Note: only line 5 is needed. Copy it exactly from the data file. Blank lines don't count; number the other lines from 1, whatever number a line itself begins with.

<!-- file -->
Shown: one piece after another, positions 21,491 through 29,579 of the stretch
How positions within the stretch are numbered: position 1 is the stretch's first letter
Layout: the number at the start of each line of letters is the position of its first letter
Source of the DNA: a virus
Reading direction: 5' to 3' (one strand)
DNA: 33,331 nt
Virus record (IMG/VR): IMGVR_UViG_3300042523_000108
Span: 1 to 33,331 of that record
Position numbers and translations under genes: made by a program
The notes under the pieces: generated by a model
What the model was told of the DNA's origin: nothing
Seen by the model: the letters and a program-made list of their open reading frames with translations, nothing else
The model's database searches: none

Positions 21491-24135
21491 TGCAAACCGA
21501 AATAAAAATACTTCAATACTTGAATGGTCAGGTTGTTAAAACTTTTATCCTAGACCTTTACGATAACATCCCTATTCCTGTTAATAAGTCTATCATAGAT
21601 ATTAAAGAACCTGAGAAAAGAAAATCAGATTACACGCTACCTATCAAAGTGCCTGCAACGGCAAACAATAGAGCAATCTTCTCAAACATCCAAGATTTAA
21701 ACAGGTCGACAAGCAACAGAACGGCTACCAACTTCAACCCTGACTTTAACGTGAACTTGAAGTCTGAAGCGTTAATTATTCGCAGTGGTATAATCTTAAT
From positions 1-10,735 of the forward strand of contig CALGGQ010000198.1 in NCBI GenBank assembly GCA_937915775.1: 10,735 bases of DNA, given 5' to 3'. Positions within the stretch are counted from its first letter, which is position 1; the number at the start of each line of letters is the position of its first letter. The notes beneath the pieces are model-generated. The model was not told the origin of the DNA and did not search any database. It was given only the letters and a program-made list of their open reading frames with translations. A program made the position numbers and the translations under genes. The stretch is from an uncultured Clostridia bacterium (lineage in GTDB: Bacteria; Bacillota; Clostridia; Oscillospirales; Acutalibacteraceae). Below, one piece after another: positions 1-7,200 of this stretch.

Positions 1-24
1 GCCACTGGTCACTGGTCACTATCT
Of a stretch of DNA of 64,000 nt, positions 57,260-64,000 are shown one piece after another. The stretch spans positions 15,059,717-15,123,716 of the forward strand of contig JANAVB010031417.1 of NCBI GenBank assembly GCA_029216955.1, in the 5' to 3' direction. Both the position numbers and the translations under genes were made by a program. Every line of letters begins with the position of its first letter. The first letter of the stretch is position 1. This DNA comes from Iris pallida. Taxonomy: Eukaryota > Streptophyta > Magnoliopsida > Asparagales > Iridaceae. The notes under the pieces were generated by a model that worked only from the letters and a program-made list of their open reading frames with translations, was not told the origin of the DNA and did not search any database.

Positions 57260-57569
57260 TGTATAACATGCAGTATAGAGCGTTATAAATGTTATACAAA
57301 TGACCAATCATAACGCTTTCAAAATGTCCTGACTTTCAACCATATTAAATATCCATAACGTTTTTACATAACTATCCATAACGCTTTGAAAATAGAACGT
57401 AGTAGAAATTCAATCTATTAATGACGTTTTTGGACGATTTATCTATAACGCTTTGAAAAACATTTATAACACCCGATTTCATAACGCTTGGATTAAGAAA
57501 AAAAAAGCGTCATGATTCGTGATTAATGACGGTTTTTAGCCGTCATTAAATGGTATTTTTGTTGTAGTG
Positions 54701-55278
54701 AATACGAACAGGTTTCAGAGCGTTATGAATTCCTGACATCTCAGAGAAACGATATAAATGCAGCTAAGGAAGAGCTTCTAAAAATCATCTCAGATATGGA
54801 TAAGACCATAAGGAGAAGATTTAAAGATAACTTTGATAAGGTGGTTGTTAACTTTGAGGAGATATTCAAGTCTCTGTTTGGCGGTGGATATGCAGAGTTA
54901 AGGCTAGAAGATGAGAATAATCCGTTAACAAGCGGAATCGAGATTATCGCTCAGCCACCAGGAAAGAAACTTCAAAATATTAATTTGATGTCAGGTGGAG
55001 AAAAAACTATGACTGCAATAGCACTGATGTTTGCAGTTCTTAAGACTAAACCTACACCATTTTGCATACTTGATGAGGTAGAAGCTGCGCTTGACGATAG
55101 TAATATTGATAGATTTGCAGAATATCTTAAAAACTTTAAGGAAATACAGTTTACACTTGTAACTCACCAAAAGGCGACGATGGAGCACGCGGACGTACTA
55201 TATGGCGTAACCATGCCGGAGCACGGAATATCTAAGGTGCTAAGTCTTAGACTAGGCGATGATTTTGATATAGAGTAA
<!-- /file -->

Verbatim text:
Reading direction: 5' to 3' (one strand)